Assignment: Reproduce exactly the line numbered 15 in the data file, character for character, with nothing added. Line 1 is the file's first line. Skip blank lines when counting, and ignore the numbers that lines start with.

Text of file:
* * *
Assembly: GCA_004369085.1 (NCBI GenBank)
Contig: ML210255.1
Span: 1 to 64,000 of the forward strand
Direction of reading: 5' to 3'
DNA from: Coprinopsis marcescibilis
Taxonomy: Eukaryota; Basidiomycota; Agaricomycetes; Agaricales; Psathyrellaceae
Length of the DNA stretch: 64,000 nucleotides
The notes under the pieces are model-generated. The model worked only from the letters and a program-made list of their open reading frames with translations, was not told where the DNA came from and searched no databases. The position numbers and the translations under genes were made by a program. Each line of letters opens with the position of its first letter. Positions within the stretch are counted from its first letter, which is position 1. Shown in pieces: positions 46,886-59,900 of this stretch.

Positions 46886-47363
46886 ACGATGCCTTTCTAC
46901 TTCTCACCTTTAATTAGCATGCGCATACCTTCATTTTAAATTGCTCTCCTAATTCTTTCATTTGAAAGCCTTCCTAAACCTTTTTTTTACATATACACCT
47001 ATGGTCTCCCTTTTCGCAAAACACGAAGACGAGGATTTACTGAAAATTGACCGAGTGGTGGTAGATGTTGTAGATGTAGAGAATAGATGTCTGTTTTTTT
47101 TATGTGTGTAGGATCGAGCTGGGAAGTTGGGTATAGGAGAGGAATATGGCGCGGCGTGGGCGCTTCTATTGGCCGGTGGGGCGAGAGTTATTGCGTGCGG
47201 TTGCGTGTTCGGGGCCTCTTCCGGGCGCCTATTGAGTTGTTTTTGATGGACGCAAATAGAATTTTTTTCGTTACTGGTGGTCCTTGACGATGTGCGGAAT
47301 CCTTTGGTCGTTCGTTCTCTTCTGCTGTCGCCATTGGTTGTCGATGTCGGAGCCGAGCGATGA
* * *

47301 CCTTTGGTCGTTCGTTCTCTTCTGCTGTCGCCATTGGTTGTCGATGTCGGAGCCGAGCGATGA